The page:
Friday, 07 August 2020
Mark Thomas

Mark Thomas

Mark Thomas - The editor and big chief of The Dubrovnik Times. Born in the UK he has been living and working in Dubrovnik since 1998, yes he is one of the rare “old hands.” A unique insight into both British and Croatian life and culture, Mark is often known as just “Englez” or Englishman. He is a traveller, a current affairs freak and a huge AFC Wimbledon fan.


Sorry you’ll have an hour less sleep on Saturday night as the clocks go forward one hour. At 2 o’clock in the morning, on Sunday morning, the clocks go forward one hour to 3 o’clock.

You won’t have to worry about your smartphone and laptops, they’ll automatically update their times, but don’t forget to turn back that grandfather clock.

The good news is the evenings will be lighter, however you can expect slightly darker mornings, you can’t win them all.


Slovenia hasn’t followed the lead of Great Britain and has decided to prolong the ban on Croatian workers for another two years. The Slovenia government has proposed a law under which the labour market in Slovenia for Croatian citizens would remain closed for two more years. This comes after news just this week that the UK will open the market to Croatian workers from the 1st of July.

The Slovenian government commented in a brief statement that the aim of the proposed law was to align this issue with the labour market situation in Slovenia, thus ensuring its stability in the next two years.

The move to ban Croatian workers has brought reaction from Slovenian business, with the Chamber of Commerce adding that it was a wrong move and an “own goal” for the economy. The chamber has called on the government to withdraw the proposal and to draft a new law.

The abolition of restrictions on the employment of Croatian citizens has recently been announced by Malta, the former British colony, and today the smallest member of the EU as well as the UK. This means that further restrictions on the employment of Croatian citizens within the EU remain only in the Netherlands, Austria and Slovenia. Other EU members have already abolished restrictions on the employment of Croatian citizens.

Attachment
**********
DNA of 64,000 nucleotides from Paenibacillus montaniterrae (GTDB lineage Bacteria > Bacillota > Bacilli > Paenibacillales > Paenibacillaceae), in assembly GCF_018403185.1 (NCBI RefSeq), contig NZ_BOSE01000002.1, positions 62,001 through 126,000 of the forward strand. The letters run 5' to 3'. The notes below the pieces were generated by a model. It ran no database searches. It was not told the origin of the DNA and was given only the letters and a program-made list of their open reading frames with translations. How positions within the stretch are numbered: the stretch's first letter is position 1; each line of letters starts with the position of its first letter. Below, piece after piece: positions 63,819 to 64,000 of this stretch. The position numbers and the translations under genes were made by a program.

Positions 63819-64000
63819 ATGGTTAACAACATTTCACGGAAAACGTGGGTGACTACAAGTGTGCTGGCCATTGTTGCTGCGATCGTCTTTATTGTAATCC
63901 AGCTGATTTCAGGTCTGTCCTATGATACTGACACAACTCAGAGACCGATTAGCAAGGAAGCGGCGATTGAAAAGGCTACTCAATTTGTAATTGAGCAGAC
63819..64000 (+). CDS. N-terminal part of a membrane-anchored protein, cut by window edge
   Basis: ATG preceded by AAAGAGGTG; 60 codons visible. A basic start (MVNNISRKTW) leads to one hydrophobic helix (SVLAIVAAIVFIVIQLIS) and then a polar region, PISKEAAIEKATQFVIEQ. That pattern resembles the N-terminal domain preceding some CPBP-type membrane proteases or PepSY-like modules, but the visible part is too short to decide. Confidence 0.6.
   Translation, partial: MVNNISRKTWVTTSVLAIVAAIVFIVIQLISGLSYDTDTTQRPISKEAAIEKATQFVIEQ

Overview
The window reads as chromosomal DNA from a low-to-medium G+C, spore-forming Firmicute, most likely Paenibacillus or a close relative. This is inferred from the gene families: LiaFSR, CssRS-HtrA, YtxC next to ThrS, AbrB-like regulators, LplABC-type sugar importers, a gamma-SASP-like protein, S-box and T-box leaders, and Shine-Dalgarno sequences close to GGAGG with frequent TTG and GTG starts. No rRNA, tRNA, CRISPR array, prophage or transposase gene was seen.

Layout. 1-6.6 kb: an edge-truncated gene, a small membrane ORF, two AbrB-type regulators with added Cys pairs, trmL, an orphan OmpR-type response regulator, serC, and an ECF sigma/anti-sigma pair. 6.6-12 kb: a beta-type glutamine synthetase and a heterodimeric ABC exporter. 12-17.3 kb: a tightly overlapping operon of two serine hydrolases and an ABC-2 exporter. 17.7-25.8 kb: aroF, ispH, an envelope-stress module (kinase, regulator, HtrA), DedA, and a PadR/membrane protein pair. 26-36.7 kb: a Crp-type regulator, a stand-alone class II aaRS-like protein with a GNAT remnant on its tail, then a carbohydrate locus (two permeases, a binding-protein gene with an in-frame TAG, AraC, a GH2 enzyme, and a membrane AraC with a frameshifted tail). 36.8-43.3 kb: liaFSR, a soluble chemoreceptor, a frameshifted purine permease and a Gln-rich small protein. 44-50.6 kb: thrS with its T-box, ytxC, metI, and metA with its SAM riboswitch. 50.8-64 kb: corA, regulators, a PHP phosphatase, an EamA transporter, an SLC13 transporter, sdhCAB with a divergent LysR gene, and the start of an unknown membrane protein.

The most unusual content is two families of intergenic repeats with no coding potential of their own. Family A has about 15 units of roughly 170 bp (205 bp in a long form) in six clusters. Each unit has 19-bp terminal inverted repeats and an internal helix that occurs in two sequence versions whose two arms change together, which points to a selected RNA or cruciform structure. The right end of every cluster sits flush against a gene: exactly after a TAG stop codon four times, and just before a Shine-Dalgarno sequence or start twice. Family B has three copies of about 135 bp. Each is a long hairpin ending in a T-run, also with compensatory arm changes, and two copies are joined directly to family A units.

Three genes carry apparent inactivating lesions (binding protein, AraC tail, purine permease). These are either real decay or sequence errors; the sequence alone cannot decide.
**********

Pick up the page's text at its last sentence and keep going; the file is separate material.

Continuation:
It might be the third day of spring today but the weather certainly feels more like the depths of winter. Gale force northerly winds have been blowing for two days, bringing down trees and forcing the Dubrovnik Bridge to close, and overnight snow came back to the county.

During the night snow fell on the hills of Konavle, south of Dubrovnik, as well as on the Peljesac Peninsular. Winter conditions for driver are in force in Konavle with the police stating that there is between two and three centimetres of snow on many roads.

The arctic situation is the same on Peljesac with some roads actually closed due to the weather conditions.

The weather forecast for the weekend is for an increase in temperatures and sunshine, meaning that this should be the last Dubrovnik sees of snow.

The European Union project to build free Wi-Fi internet access all over Europe has been accepted with open arms by Croatia. Two days ago the EU initiative was opened and since opening Croatia is ranked sixth among thirty countries in terms of registrations from boroughs and cities.

The WiFi4EU programme offers vouchers worth €15,000 for municipalities to set up Wi-Fi hotspots in public spaces, including libraries, museums, public parks, squares. As stated by President Jean-Claude Juncker, the WiFi4EU initiative aims at connecting "every European village and every city with free wireless internet access around the main centres of public life by 2020."